Widening Envisat's InSAR view
One of the most remarkable abilities of ESA's ten-instrument Envisat satellite is being able to precisely measure elevation, and potentially detect tiny millimetre-scale movements of our planet's surface, using a technique called radar interferometry, or InSAR for short.
InSAR amounts to a radar-based version of spotting the difference. Combining multiple images of the same scene acquired by its Advanced Synthetic Aperture Radar (ASAR) highlights any slight change that may have occurred between acquisitions (For more information see link: How does interferometry work?).
InSAR enables the swift creation of landscape digital elevation models (DEMs), plus precision monitoring of the slow creep of glaciers, landslides and man-made subsidence, identifying underground water aquifers, tracking the extraction of oil and gas supplies, spotting earthquake faults and active volcanoes, and following the slow drift of continental plates.
However InSAR only becomes possible with repeat images of an area of interest, implying the widest-area satellite coverage possible. In an extremely promising development, a team from Italy's Politecnico di Milano (Polimi) and Politecnico di Bari (Poliba) has succeeded in performing interferometry that employs the Envisat's ASAR instrument's 400-km Wide Swath Mode (WSM) instead of the 100-km-swath Image Mode (IM) normally used for InSAR.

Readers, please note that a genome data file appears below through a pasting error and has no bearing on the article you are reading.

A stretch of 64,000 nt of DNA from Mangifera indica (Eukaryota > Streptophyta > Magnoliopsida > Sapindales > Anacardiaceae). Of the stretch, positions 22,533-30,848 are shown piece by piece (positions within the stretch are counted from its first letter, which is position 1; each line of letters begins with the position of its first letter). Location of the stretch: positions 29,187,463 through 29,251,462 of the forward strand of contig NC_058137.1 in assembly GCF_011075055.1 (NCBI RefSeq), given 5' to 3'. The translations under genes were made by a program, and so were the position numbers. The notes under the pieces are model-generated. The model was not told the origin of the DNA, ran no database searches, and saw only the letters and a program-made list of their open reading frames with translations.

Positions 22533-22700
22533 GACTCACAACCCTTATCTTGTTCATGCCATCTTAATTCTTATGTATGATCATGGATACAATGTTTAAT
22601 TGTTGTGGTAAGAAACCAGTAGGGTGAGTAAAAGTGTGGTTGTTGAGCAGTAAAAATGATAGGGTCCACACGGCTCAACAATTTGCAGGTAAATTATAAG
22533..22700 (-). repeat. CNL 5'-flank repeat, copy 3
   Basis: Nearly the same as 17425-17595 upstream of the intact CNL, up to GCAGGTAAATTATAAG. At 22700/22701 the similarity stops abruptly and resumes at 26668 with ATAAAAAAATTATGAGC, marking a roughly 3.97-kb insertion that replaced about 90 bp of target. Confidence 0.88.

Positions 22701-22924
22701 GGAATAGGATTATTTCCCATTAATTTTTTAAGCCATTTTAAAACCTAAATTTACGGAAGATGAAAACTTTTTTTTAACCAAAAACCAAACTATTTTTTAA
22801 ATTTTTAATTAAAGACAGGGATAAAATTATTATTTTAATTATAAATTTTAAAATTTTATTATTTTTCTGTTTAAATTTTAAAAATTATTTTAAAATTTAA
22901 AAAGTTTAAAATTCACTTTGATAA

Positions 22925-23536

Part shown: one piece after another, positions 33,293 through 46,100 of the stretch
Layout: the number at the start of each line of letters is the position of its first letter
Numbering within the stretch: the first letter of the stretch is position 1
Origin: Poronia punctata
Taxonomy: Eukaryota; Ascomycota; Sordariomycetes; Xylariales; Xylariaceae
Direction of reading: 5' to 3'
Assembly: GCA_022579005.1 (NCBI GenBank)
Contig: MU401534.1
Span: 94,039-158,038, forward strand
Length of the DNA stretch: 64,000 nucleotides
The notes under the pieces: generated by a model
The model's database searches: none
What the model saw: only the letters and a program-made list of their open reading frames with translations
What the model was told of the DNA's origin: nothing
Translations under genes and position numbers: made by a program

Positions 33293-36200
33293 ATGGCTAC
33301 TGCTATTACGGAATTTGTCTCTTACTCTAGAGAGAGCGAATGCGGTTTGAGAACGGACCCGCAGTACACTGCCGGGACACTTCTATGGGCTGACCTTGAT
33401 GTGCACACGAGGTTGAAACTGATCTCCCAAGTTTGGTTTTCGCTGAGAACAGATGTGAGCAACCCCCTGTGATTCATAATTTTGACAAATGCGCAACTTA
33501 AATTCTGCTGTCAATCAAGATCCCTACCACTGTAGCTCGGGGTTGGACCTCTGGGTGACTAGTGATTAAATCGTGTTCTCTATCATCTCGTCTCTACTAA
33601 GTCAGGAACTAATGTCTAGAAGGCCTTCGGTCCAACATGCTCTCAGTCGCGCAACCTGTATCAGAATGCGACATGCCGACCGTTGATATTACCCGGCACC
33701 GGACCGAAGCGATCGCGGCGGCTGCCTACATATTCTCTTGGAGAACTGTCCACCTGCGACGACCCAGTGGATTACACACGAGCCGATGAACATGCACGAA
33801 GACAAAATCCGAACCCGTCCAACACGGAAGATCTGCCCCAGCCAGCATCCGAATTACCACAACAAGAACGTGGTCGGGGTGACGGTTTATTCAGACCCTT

"For the first time we have managed to create WSM/IM interferograms, and also WSM/WSM interferograms," said Andrea Monti Guarnieri of the Politecnico di Milano. "These different ASAR modes were not designed to be routinely compatible in this way but we decided to give it a try with what products we had available.
"We are very happy with this achievement because by widening the width of the strip being acquired it potentially enlarges InSAR possibilities by a factor of four, although in practical terms this depends on the mission plan. Of course the resolution is not as good but researchers will see just the same type of fringes, and can use WSM interferograms to study much larger-scale structures.
"In particular WSM/WSM was thought to be very difficult because WSM images are put together by cyclically scanning individual sub-swaths, and this scanning sequence has to be the same for each WSM image for successful InSAR. It will only succeed for WSM images that are synchronised.
"In theory the odds were just one in five of it working each time, but what we found is that three out of five images were compatible in this way. It is a finding that surprised us, but suggests that Envisat's ASAR is more stable or the orbit more precise than pessimism suggested."
The Polimi and Poliba team used two test sites for WSM/WSM interferometry: the coasts of England and Holland – a calibration sensor was sited in the latter country, meaning numerous WSM acquisitions had been carried out here – and also the high-coherence Tademait Plateau in the Algerian desert. InSAR images were successfully created for both sites.
"For the future we are most interested in WSM/WSM interferometry," added Monti Guarnieri. "Envisat actually has multiple ASAR modes, with WSM the default over the sea and coastal areas. While seascapes are not relevant to interferometry, coastlines and islands certainly are.
"And looking ahead to future spacecraft missions, it is likely that radar sensors will operate in WSM mode by default - having been designed to work with synchronisation to make InSAR feasible at all times - switching to full resolution when required."